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World

Readers weigh in on swine flu and Somali pirates

Two readers from Mexico wrote in to ask for compassion and support as the effects of the virus spread around the globe.

mexican child with mask

The swine flu epidemic began in Mexico

The following comments reflect the views of DW-WORLD.DE readers. Not all reader comments have been published. DW-WORLD.DE reserves the right to edit for length and appropriateness of content.

Three confirmed cases of swine flu surface in EU

Given Mexico's status as a developing country, we are experiencing the effects of swine flu at a much greater magnitude. Many of Mexico's inhabitants may be malnourished, leading them to be more susceptible to the virus and can even be fatal. This should be taken into account when comparing the effects of the virus among different countries. -- Lara Arevalo, Mexico

I definitely think citizens from all over the world should step in to help support Mexico in this situation. We need more medications, equipment and even doctors. -- Jacobo Alvarez, Mexico

I am very concerned about this new influenza, mainly because there is not much information about it. I am 35-weeks pregnant and I cannot find a site that tells me if I get this infection will my infant be harmed. I also have a four-year-old son. Should I keep him out of daycare or school? I think that I am just as confused as the rest of the world. -- Rebecca Black, US

International community mulls response to piracy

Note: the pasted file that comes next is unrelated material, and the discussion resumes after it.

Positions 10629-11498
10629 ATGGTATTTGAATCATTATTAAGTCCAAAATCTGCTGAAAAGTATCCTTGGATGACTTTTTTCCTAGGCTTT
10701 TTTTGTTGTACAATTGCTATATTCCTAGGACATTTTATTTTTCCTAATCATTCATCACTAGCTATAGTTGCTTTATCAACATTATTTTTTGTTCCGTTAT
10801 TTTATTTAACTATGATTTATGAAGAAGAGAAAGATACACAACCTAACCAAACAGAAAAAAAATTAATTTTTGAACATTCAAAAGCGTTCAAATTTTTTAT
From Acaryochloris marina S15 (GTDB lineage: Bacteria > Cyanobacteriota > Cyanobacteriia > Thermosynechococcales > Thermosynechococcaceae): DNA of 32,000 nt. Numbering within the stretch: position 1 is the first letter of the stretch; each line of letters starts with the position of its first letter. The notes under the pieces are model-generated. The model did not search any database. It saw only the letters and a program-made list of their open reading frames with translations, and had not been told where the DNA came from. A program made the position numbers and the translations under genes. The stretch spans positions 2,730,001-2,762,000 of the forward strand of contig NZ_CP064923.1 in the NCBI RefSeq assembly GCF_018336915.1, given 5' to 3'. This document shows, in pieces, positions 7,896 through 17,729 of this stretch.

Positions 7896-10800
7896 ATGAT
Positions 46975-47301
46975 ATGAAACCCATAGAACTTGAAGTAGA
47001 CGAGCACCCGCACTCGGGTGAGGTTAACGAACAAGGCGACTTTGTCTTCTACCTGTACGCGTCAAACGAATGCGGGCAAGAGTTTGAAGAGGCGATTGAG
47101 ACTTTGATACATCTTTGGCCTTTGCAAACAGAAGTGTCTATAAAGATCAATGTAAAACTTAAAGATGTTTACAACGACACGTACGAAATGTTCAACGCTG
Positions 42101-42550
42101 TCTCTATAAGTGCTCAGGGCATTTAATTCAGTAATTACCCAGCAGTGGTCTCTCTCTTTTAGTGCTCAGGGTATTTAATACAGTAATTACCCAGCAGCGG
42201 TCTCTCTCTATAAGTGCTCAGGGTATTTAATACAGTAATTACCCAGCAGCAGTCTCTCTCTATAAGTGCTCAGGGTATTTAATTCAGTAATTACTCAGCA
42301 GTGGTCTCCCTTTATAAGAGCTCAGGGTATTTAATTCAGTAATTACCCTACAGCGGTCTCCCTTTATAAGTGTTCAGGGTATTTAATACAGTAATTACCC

It is important that the international community understand the reasons why piracy and fundamentalism are spreading inside Somalia and influencing the Horn of Africa region. Over the past three years, more than five local fishing cooperatives with more than four thousands beneficiaries suspended their fishing activities. Foreign vessels with high-tech trawlers have completely depleted the fish stocks in the areas of Eyl, Gara'ad, Hobyo Harardher as well as the southern seashore. Until recently piracy was limited to the central regions of the country, but now more and more Somalia districts are adopting the practice as a means to support themselves. -- Mohamed Ali Bile, Somalia

These outrageous armed attacks by the aggressive Somali pirates must be stopped, no matter the age of the aggressors. If they are armed and fire upon innocents, they must be curtailed by responsive firepower. I realize Somalia is a country without a lawful government; it is controlled by warlords. Vessels plying the sealanes have the right to respond with adequate firepower to repel and/or eliminate the aggressors. -- Richard Larssen, Mexico


Everyone is focused on piracy but not asking why the piracy began in the first place: To ward off illegall fishing vessels and ships dumping toxic waste. The accused are not always guilty. -- Marta Kaye, US

It is unbelievable that when pirates are captured, they receive a slap on their wrists and are sent on their way. Unless the European nations take decisive actions, this will be a continuing and escalating problem and the true losers will be the consumers of the goods being transported. Shame on you, Holland for releasing the pirates. -- Karin Oaks, US

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